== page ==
Tuesday, June 03, 2008


1. a poem as a series of resistant gestures--not only to what the poet knows and is comfortable with, regarding both poetry and the world, but also to the poet him/herself--and furthermore to ordinary language (in this case, any language which isn't poetry) itself. Poetry in spite of the poet. "We are crystal sets, at best" (Spicer).

2. resistance as a sort of active, deliberate recklessness in the face--counterintuitive, ill/logical, naive--a grasping at straws and strawmen, rhinoceros/i/es.

3. poetics, then, as a dynamic, ever-shifting description of the baseline of writing a poem--the poet's interests, proficiencies, deficiencies, attitudes, etc.

4. etc.?

5. poetics as beside the point--which is the poem. The point is the poem. The poem drives/ defines the poetics, not the other way around, and thus poetics are ALWAYS value neutral--mine are not better than yours, etc. Poems trump philosophy, esp. when the poems contradict the philosophy. Your poems might be better than mine.

6. poetics as the grounds upon which (and from which) the poet works, but not as the spirit, the gravity, the strategy, the impetus for writing a poem.

7. poetics, therefore, as a passive element in poetic composition.

8. the fact that the important decisions one makes in the activity of writing have nothing to do with poetics, but stem from them.

9. the grounds for decisive writing--writing recklessly/resistantly/personally (which produces one's poetics) are the description of everything every/one has already done in the past, i.e. CRAFT.

10. "craft elaborates, attention extends" (Revell).

10. imitation imitation imitation

11. reading reading reading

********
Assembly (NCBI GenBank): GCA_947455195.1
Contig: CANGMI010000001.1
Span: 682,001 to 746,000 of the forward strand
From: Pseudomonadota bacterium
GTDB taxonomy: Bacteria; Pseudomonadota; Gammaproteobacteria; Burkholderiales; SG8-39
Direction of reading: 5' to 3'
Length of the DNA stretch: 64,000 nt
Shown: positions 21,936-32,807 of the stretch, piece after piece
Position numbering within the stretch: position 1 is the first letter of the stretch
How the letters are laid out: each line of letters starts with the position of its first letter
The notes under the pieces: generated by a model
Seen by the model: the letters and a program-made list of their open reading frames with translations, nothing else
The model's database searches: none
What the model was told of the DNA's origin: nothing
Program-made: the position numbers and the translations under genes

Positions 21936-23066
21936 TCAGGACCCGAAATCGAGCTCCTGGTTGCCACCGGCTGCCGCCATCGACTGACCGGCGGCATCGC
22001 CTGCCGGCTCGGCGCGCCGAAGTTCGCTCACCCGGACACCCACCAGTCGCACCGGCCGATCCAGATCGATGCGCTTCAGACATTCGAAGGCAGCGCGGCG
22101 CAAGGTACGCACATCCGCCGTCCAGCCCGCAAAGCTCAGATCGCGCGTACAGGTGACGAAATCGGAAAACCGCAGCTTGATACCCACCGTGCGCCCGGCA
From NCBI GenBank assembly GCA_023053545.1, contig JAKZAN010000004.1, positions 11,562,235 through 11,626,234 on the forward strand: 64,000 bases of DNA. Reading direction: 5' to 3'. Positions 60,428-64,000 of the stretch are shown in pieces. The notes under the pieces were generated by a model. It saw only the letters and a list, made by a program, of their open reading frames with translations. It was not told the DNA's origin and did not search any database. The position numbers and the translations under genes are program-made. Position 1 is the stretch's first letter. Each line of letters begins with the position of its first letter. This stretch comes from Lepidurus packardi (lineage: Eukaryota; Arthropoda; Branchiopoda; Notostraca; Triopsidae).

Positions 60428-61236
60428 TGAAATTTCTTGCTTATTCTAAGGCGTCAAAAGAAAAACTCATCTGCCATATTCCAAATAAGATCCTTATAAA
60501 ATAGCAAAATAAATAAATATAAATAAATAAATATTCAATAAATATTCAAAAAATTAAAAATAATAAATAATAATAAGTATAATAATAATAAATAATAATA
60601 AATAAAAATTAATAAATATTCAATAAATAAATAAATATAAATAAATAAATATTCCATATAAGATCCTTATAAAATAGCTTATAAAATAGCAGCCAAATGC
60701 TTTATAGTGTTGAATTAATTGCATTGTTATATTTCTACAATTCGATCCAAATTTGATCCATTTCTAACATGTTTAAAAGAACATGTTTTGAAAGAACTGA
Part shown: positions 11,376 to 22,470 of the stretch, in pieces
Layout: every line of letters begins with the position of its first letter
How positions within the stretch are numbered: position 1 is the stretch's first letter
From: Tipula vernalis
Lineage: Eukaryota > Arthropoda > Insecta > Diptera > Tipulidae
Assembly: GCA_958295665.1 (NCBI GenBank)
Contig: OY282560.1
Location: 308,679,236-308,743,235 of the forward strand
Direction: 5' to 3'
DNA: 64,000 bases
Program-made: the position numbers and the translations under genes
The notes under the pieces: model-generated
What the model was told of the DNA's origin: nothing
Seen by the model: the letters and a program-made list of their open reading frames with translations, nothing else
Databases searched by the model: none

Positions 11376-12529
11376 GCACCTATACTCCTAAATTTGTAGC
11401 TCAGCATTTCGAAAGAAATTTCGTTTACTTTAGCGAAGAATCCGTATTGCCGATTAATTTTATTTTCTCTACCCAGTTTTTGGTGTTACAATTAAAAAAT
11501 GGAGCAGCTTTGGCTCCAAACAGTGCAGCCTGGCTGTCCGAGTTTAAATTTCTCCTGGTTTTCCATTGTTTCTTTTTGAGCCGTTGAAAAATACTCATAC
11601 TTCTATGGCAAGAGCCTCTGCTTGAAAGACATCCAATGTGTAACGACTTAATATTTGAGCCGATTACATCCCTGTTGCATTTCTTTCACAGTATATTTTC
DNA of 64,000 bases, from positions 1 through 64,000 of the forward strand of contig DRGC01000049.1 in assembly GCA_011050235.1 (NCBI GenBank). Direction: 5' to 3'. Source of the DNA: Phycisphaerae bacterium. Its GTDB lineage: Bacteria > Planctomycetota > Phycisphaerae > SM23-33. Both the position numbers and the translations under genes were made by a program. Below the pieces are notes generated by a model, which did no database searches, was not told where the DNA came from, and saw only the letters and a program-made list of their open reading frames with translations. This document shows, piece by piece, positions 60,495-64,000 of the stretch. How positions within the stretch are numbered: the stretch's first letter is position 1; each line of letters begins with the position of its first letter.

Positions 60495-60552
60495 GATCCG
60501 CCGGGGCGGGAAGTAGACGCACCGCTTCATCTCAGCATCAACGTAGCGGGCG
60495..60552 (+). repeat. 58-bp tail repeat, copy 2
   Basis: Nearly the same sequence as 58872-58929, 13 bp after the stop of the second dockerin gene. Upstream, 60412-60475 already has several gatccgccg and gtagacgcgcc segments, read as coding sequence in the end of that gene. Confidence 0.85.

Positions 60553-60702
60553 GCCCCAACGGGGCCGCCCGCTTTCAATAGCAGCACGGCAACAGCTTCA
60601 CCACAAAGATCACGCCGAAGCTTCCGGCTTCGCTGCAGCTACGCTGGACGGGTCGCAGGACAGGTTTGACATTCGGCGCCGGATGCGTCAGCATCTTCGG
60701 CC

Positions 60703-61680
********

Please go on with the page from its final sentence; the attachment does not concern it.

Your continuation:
12. "a poem must be both delirious and lucid" (Desnos).

13. a poem as something more than (and moored in) the sum of its parts--one thing thrown recklessly against another until the crash site becomes a paradise/monster/gag reflex.

14. gag reflex?

15. deliberately absurd dis/connections as a way to work in spit/e of one's self.

16. Edmund Berrigan's new book: glad stone children.

17. The poetry of Paul Violi

18. Alice Notley's poem "In the Pines" (which my friend K and others have pointed out is a wail, a lament)

19. expressiveness? No, ordinance, explosiveness, report.

20. maybe next time: wearing one's heart out--say at 6PM on a Sunday, in the rain, to a movie.

21 how if it isn't moving, so what? (This is, of course, more than other things even, deliberately ambiguous).

22. truck truck goose.

23. The House that Jack Built, obviously, edited and with an afterword by Peter Gizzi

24. irritation and amazement and bluster.

25. all the hours we're awake...


Alexis Orgera said...

Ok, but when does a poem become too self-indulgent? And can we talk about Notley, b/c I need a "way in."


Matt said...

Alexis, Maybe you could tell me specifically what in my post made you think about that, and I'll be happy to address it. All best, Matt

missamy said...

I have the best idea yet...stop filling that big brain of yours with all of this high fallootin' horse shit and write more goddamned poems.

your ol' pal,
Amy Lashley

Matt said...

Thanks Miss Amy, I'll keep this in mind--along with all my other horseshit

How the hell are ya? Where are ya?